It is an absolute guarantee that water will find its way into your (wooden) boat, due to rain, waves, or leaks. I can hear you saying: But that's what bilge pumps are for! But, my friend, it's a bit more complicated than that.
Way down, deep in your boat's bilge, there is a place where several parts of the boat come together: the keel, the frames, and the hull (specifically the garboard strakes). For strength, the frames usually go all the way across the keel, and sometimes, frames on opposite sides of the keel overlap each other.
But this presents a problem: The keel ends of each set of ribs serves as a wall, dividing the bilge into several compartments. Without any modification, each compartment would independently collect water. Your pump could remove all the water over the tops of the frames and keep the boat from sinking, but it's a bad idea to let water sit in the bilge, because that is asking for your keel and garboards to rot away.
Sometimes the geometry of the boat's construction creates a small gap near the keel between the bottom of each frame and the hull planks. But this is not always the case, and such gaps are frequently too small to be of any use.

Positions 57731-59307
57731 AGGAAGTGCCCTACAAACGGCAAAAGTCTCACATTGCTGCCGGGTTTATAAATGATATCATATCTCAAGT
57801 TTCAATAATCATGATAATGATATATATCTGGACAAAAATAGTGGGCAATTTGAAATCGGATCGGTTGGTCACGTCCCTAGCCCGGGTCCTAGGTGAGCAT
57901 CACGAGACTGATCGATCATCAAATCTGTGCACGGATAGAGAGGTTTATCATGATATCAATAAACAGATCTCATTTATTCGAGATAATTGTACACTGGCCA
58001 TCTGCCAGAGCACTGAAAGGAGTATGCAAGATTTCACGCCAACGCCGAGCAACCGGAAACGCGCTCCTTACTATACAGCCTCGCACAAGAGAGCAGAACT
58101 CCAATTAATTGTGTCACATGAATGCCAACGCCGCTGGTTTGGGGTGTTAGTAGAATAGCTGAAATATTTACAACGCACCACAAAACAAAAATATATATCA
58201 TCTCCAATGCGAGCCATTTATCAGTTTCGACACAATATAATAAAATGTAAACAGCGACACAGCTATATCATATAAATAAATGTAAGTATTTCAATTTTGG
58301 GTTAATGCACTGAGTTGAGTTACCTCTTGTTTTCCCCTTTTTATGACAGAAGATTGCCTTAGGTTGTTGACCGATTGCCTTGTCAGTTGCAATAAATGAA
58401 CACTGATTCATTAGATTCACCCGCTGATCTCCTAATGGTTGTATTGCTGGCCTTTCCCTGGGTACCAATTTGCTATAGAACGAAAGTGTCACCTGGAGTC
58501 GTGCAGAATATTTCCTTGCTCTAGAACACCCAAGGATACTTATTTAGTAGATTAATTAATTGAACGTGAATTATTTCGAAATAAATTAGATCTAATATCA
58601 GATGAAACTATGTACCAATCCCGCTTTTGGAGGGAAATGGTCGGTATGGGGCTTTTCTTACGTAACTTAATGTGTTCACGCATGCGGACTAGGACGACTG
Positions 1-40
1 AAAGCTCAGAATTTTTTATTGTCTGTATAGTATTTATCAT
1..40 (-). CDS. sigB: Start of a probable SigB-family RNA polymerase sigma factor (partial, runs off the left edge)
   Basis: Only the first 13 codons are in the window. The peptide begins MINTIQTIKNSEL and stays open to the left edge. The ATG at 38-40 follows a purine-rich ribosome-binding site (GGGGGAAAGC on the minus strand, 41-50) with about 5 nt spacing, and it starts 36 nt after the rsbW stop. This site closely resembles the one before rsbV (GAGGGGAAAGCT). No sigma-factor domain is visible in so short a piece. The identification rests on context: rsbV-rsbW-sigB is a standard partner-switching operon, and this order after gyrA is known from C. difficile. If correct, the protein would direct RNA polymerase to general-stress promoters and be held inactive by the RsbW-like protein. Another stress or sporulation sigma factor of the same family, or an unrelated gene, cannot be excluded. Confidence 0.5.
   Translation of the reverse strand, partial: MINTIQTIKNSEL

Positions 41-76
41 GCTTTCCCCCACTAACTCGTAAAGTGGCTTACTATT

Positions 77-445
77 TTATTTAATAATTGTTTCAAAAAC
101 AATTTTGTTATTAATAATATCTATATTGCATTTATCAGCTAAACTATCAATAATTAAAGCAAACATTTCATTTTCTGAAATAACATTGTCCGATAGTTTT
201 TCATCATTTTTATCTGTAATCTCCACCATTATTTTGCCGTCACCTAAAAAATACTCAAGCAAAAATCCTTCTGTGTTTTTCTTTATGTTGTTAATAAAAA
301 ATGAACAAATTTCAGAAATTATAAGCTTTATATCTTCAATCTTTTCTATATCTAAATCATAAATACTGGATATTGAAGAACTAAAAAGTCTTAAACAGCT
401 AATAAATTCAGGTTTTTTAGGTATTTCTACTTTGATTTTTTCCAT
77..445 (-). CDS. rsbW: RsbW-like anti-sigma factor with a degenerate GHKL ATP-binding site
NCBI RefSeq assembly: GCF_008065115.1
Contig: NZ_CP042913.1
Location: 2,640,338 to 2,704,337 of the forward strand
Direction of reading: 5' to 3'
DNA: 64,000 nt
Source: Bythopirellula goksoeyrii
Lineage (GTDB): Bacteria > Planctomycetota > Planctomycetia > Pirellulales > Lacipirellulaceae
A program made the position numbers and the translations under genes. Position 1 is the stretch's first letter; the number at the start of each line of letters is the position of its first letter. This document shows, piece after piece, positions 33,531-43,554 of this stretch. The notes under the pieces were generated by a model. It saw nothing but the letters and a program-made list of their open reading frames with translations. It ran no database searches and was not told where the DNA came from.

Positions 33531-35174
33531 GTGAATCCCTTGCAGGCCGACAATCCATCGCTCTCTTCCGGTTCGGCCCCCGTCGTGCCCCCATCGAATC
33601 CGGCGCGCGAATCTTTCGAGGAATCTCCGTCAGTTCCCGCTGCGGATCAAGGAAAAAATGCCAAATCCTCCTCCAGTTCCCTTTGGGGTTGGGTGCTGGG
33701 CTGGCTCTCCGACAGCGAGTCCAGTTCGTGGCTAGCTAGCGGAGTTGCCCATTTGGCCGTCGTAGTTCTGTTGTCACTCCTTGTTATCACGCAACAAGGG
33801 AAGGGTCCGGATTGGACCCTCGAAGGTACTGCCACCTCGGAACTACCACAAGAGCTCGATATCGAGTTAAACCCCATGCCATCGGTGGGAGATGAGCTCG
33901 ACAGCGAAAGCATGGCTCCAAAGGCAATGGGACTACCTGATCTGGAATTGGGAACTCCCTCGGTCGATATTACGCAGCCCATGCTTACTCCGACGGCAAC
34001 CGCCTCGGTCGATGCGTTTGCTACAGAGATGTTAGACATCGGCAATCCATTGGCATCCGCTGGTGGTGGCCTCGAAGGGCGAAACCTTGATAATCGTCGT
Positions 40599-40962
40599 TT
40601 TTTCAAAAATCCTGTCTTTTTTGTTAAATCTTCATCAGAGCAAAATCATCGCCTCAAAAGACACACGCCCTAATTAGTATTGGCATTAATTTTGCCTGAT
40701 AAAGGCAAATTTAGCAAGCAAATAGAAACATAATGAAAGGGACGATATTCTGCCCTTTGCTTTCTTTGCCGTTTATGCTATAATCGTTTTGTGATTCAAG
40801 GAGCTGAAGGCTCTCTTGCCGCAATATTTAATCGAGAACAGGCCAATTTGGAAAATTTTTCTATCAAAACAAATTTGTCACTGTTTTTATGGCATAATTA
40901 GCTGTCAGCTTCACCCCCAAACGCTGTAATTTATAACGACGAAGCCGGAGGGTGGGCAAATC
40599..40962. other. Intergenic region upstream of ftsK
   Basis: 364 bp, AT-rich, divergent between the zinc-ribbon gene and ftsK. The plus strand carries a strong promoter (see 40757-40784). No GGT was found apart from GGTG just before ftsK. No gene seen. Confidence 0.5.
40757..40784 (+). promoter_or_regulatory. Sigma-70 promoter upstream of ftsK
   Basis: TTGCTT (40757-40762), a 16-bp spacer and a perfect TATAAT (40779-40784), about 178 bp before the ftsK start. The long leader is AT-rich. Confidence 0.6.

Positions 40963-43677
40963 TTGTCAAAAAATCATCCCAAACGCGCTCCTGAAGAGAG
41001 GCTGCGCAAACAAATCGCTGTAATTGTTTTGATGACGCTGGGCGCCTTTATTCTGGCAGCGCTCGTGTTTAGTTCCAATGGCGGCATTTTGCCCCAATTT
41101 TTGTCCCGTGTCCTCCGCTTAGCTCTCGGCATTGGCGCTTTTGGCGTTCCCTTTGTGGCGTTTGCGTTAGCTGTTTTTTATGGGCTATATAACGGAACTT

The solution to the problem is to drill small holes across the bottom of each frame, right next to the keel (or keelson, if your boat has one). It will weaken the ribs a little, but will also allow water to pass between each bilge compartment. If you place your pump in the compartment at the deepest part of the boat, it will be possible to pump all of the water out.
`-. | .-'
| | KEEL
Limber holes are not advisable in a very small boat with very narrow frames, but since the bilge pump for such a boat is usually a cut-down bleach bottle, and there is usually access to all bilge compartments, this isn't a problem. Fiberglass boats and small metal boats are likely to have limber holes built into the boat's pseudo-frames. And large metal ships will not have limber holes, since they will be built with bulkheads separating watertight compartments (each with its own pumps), to prevent sinking in case the hull is penetrated.